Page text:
Written and directed by Rainer Werner Fassbinder
Lermontov’s Pechorin, protagonist of A Hero of our Time, said that in every friendship, one person is the slave to the other’s master. With The Bitter Tears of Petra von Kant, director Fassbinder says the same is true in love, only the fallout is more acrid, self-bereaving and pitiful than a heart can bear.
It stars Margit Carstensen as Petra, a spoiled socialite clothes designer, who spends her day not far from her lavish bed and the comfort that seems her birthright. She throws orders at her assistant Malene, doing so with the playful upwards lilt of a child struck by inspiration for a fun game. What makes it near unbearable is that Malene bears it because she’s in love with the very person behind her debasement and torment. Then, when Karin, a cherub, glides into Petra’s life, another rung is added to a ladder where devotion flows up and callous disdain trickles down, and Fassbinder, the master misanthrope, gets to work.
It makes for electrifying viewing, especially the performances by Carstensen and Irm Hermann as Malene. Like a heroin addict, fully aware of the damage being done, she can’t walk out, a glutton for Petra in whatever form she can get it seems. Throughout it all she doesn’t utter a single word, and I can’t think of a similar experience where a completely non-verbal performance underpins and changes a scene by its simple presence – Hermann simply adds a thousand-pound heaviness to every shot she’s in, a silence cursed by its longing for the sounds that surround it.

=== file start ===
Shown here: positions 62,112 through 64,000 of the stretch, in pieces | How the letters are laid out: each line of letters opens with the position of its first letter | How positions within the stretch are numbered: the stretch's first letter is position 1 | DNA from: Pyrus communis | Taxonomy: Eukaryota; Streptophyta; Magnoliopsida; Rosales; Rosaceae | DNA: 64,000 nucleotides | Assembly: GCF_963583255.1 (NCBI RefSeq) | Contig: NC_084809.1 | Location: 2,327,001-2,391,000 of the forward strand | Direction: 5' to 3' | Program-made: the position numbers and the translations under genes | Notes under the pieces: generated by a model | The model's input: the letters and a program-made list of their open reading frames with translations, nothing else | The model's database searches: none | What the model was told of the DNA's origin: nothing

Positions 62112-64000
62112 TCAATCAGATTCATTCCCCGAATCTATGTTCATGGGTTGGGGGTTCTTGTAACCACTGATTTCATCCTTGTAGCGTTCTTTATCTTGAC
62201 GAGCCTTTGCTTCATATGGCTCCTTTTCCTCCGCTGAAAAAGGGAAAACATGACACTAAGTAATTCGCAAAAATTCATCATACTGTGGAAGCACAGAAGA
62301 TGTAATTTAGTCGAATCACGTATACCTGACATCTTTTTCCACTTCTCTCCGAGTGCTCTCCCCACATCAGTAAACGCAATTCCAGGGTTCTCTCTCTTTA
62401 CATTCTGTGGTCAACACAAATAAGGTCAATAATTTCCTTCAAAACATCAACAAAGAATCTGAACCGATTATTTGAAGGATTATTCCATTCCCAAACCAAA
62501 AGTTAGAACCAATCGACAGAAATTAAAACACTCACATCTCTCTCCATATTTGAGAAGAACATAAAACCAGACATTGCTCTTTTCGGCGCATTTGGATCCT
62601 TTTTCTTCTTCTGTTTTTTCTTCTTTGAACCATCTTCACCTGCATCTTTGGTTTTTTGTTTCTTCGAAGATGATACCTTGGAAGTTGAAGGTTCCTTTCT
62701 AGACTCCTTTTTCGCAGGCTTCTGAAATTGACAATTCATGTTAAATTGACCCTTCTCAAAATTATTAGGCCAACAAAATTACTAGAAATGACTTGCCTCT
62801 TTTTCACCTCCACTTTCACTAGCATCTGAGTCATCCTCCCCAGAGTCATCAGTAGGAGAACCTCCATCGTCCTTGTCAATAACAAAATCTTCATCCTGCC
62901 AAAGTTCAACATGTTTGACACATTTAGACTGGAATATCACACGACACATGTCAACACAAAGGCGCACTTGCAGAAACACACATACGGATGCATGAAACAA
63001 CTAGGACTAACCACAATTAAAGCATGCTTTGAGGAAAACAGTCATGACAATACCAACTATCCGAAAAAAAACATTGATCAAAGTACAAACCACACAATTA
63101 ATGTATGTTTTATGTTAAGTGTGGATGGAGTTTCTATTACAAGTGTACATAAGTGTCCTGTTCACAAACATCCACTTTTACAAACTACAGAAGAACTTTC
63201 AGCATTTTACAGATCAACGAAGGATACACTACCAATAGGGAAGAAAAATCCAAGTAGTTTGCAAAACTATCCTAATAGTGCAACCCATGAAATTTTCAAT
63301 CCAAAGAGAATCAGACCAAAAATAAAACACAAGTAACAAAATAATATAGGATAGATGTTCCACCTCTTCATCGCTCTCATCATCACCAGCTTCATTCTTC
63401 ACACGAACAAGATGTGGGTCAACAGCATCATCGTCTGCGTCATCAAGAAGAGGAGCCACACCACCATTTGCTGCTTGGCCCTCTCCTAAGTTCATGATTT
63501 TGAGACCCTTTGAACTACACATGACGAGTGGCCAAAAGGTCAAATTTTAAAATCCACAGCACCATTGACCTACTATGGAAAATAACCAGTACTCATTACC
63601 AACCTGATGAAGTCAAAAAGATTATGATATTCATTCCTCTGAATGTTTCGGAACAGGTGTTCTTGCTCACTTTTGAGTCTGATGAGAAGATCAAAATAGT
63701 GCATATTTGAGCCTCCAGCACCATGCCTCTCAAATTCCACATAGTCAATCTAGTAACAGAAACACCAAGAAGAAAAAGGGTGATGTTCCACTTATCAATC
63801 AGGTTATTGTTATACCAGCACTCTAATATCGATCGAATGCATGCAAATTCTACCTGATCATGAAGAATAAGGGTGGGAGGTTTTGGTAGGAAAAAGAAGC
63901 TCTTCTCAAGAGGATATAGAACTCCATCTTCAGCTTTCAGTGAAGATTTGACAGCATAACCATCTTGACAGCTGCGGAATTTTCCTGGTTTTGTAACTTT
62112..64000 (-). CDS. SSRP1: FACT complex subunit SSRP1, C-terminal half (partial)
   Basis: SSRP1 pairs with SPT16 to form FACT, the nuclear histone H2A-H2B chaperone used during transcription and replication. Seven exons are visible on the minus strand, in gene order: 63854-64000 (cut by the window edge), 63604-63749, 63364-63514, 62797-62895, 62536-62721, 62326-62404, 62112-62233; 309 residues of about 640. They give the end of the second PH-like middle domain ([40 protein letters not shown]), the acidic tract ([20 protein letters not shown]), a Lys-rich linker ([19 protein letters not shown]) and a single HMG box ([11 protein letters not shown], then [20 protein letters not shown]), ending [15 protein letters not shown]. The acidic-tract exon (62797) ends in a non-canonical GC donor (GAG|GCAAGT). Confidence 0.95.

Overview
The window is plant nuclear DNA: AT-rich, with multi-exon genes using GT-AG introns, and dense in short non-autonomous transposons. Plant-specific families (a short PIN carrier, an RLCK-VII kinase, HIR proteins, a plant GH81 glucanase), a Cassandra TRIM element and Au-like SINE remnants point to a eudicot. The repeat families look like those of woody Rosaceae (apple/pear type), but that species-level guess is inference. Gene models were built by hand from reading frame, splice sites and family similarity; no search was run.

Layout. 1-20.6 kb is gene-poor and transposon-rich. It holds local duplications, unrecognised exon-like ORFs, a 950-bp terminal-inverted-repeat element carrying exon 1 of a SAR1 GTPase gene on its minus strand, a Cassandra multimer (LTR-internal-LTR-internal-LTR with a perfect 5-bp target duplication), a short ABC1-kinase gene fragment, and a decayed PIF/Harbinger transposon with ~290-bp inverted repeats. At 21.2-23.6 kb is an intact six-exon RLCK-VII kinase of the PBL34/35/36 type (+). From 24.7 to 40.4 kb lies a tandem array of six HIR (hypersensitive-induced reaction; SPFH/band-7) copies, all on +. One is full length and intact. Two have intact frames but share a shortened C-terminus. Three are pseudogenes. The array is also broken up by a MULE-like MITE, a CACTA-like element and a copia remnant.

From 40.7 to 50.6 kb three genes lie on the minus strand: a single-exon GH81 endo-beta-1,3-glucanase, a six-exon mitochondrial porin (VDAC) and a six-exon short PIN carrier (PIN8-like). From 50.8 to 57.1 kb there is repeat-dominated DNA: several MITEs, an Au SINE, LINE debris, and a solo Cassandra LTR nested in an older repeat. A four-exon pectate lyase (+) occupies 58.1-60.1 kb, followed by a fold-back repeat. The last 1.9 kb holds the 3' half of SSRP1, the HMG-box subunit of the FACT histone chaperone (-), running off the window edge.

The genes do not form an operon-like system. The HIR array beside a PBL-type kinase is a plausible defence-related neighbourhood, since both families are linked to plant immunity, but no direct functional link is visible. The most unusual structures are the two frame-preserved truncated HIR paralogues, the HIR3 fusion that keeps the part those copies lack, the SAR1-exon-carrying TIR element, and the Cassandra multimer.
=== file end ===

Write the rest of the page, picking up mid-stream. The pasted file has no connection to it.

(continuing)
Carstensen gets to do both sides of an emotionally toxic relationship, and she’s fearsome in both, purring in her place of power, and writhing when she’s underfoot. Slap a camera at medium length, and let the two of them play it out for two hours and it’s still worth watching, but Fassbinder’s work in constructing these power dynamics and describing these womens’ inner life through pictures is what makes it a masterpiece.
Fassbinder’s direction is laser focused in its simplicity, meant to amplify his cast’s performance and let the ornate production design of Kurt Raab come to its full expression, with Poussin’s Midas and Bacchus and its plum bodies filling one side of the room and scarecrow mannequins cluttering the other, like the rise of fall an civilization in two acts. Where most of what’s on screen in The Bitter Tears of Petra von Kant is very ornate, Fassbinder’s direction is the opposite, with its power vested in the long takes, measured compositions and the interchange between its characters.
The Bitter Tears of Petra Von Kant is about human ugliness in gilded trappings, and while its setting is confined to almost one single space, it’s a grand drama about people at their smallest in terms of power and proportional personality. It’s an ugly picture to witness, but whose artistic beauty is obvious, and a melodrama executed in almost barbaric fashion.